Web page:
| On a high road
New Delhi, April 3: The share sale price for the second stage of selloff in Maruti Udyog has been fixed at Rs 230 per share, which will help the government mop up another Rs 800 crore when the initial public offering (IPO) is floated in June.
“The government has decided to charge a premium of Rs 220 on a face value of Rs 10,” banking sources said, adding the face value of the share might be halved. If the face value of the share is halved, “a single Maruti share would cost Rs 115,” said a banking source.
The government, which has a 45.4 per cent equity stake in the automaker, plans to divest 25 per cent, or 3.6 million shares, through the IPO.
Japan’s Suzuki Motor Corp holds a majority stake of 54.2 per cent in the country’s largest automaker which has an equity base of Rs 144 crore.
The long-delayed IPO of Maruti is a part of the country’s privatisation programme under which the government also proposes to sell two cash rich oil firms — Hindustan Petroleum Corporation and Bharat Petroleum Corporation.
“Of the 3.6 million equity — 60 per cent will be offered to mutual funds, financial institutions, venture capitalists, 15 per cent to companies and large investors and the remaining 25 per cent will be offered to the retail investors,” the official said.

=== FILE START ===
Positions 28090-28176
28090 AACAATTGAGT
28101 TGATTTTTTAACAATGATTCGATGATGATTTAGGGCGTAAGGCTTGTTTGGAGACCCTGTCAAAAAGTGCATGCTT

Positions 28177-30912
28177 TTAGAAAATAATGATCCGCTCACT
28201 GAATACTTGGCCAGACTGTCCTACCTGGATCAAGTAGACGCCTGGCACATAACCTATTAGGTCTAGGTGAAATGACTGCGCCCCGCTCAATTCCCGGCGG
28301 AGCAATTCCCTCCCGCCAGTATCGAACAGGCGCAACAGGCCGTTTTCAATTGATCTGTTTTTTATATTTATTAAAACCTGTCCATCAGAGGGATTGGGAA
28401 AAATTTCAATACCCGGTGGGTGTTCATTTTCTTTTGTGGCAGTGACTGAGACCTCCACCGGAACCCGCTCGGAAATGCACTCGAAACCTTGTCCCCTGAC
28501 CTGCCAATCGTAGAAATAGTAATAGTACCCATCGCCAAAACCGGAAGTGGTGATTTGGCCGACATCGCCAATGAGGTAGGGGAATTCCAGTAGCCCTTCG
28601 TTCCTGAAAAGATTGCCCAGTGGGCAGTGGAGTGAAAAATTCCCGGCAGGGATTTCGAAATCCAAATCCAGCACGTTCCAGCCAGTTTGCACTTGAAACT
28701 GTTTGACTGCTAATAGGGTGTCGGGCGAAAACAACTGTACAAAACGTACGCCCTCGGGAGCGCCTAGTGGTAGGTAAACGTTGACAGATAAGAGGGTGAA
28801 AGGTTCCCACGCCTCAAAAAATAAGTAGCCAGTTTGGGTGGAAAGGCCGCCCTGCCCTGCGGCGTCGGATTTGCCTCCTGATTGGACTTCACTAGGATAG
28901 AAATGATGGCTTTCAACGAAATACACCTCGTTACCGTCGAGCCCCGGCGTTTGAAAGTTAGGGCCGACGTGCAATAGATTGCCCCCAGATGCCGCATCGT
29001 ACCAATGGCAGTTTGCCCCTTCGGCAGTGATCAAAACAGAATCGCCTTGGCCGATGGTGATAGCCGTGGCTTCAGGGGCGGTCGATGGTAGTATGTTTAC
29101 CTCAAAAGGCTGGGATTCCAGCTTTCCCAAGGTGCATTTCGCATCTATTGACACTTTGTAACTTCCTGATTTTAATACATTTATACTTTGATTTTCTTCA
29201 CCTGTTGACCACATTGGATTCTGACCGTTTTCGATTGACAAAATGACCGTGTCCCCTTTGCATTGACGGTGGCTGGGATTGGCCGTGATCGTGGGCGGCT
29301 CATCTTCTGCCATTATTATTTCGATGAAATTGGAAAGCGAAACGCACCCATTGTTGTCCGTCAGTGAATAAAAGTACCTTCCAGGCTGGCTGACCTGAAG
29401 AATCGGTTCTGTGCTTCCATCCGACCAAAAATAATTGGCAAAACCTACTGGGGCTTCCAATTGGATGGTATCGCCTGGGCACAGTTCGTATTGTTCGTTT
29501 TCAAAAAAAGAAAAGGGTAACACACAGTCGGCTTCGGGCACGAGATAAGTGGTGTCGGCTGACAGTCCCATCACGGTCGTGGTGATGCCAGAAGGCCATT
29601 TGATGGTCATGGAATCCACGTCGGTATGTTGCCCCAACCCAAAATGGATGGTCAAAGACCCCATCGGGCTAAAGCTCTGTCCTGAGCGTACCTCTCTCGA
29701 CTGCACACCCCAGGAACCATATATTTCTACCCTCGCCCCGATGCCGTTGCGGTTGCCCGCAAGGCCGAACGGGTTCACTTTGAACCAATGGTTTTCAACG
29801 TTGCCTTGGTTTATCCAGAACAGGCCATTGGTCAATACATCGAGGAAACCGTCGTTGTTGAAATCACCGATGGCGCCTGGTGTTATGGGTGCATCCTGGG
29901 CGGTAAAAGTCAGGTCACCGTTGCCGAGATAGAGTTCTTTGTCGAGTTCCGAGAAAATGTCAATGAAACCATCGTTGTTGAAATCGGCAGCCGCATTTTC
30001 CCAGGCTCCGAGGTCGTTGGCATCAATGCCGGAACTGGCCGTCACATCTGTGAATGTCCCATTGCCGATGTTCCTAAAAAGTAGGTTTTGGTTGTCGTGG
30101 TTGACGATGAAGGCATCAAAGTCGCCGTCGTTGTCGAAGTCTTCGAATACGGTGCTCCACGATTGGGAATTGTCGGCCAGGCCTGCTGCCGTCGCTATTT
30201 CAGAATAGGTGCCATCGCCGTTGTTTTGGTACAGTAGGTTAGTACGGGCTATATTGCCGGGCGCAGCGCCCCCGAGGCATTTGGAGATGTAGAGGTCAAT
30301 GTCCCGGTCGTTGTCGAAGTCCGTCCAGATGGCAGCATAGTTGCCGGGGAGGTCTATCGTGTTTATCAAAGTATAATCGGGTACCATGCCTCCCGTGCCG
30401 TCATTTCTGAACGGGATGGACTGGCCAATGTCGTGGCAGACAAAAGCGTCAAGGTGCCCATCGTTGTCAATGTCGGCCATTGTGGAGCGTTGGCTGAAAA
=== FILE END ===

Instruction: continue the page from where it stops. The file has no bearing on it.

Under an agreement between the government and Japanese auto major Suzuki Corp, the latter will buy the un-subscribed shares at Rs 2,300 a share. However, this price was on a face value of Rs 100 per share.
The IPO was first expected to be completed in March and later postponed to April-May and finally to June because of the time taken to finalise the prospectus.
The official said the IPO might be postponed again, for the third time, if the Gulf war extends and stock market remains depressed.
Maruti has a commanding 50.4 per cent of the car market owing to its dominance in the small car segment.
Maruti’s sales are expected to rebound in March, helped by the over 5 per cent price cut it announced after the government reduced the excise rate by 8 per cent in the budget.
Sales had dropped in February as buyers postponed purchases anticipating a tax cut in the budget.
For the first 11 months of 2002-03, the firm’s domestic vehicle sales fell 5.54 per cent to 2,87,755 units but exports tripled to 28,037 units.